POSTED: 4:44 a.m. HST, Jun 29, 2012
SALEM, Ore. >> Oregon is creating an easy way to report Japanese tsunami debris thats beginning to wash up on the Pacific coast.
The state is asking residents and visitors to call 211 to report their findings. Beginning today, the hotline will be staffed during business hours and will take recorded messages at other times.
I just want to make sure that Oregonians understand that we are on top of this, Oregon Gov. John Kitzhaber said.
Its important to quickly collect and throw away tsunami debris to keep beaches clean and prevent the introduction of invasive species, said Brig. Gen. Mike Caldwell, deputy director of the Oregon National Guard and interim director of the states Office of Emergency Management. Officials are asking that people not take home debris to keep as souvenirs, but they say theres little chance of the debris being harmful to human health.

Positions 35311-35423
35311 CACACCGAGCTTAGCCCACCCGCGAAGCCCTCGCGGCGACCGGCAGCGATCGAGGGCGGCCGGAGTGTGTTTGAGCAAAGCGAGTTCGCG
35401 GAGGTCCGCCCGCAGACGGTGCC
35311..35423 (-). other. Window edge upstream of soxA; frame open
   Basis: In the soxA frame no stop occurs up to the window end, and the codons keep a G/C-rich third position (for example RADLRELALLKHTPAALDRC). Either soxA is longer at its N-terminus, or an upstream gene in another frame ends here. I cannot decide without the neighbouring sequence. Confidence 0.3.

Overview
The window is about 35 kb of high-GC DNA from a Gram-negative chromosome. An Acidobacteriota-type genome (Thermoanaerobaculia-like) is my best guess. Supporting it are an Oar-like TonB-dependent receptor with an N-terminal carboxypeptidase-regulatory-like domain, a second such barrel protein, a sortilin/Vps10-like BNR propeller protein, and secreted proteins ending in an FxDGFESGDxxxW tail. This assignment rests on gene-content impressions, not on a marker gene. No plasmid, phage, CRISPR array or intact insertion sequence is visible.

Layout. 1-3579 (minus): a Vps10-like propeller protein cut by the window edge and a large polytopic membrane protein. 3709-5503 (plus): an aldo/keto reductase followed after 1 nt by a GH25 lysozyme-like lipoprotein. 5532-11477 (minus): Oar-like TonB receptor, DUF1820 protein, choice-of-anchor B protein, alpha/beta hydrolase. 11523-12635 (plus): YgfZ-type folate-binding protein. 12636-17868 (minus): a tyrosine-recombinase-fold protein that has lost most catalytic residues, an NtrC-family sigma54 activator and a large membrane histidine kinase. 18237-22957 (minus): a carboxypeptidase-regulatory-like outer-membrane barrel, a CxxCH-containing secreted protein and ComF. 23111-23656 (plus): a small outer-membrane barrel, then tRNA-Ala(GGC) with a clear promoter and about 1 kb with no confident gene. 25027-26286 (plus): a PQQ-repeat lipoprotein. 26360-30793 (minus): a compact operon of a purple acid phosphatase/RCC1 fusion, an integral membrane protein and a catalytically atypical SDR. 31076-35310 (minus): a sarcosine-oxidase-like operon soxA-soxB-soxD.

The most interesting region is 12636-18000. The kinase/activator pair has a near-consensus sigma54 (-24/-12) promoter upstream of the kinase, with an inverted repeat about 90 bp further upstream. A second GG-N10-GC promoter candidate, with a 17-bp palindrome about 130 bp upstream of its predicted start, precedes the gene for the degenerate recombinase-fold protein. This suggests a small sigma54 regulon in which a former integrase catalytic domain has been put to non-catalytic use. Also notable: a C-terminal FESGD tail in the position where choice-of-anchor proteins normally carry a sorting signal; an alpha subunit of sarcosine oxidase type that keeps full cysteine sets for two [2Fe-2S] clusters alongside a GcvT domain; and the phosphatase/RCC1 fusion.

People should be especially mindful of items that might have sentimental value or personal significance to someone in Japan, officials said. When such items wash up, Oregon will work with the Japanese consulate to return them.
Oregon will work with California, Washington, Alaska and Hawaii to request money from the federal government to help with their efforts. If the debris had washed up all at once, it would unquestionably qualify for federal disaster funds, Kitzhaber said. But since its emerging in pieces, the states will have to work harder, he said.
The Japanese government has estimated 1.5 million tons of debris is floating in the ocean from the March 2011 tsunami. Some U.S. experts think the bulk of that trash will never reach shore, but others fear a massive, slowly unfolding environmental disaster.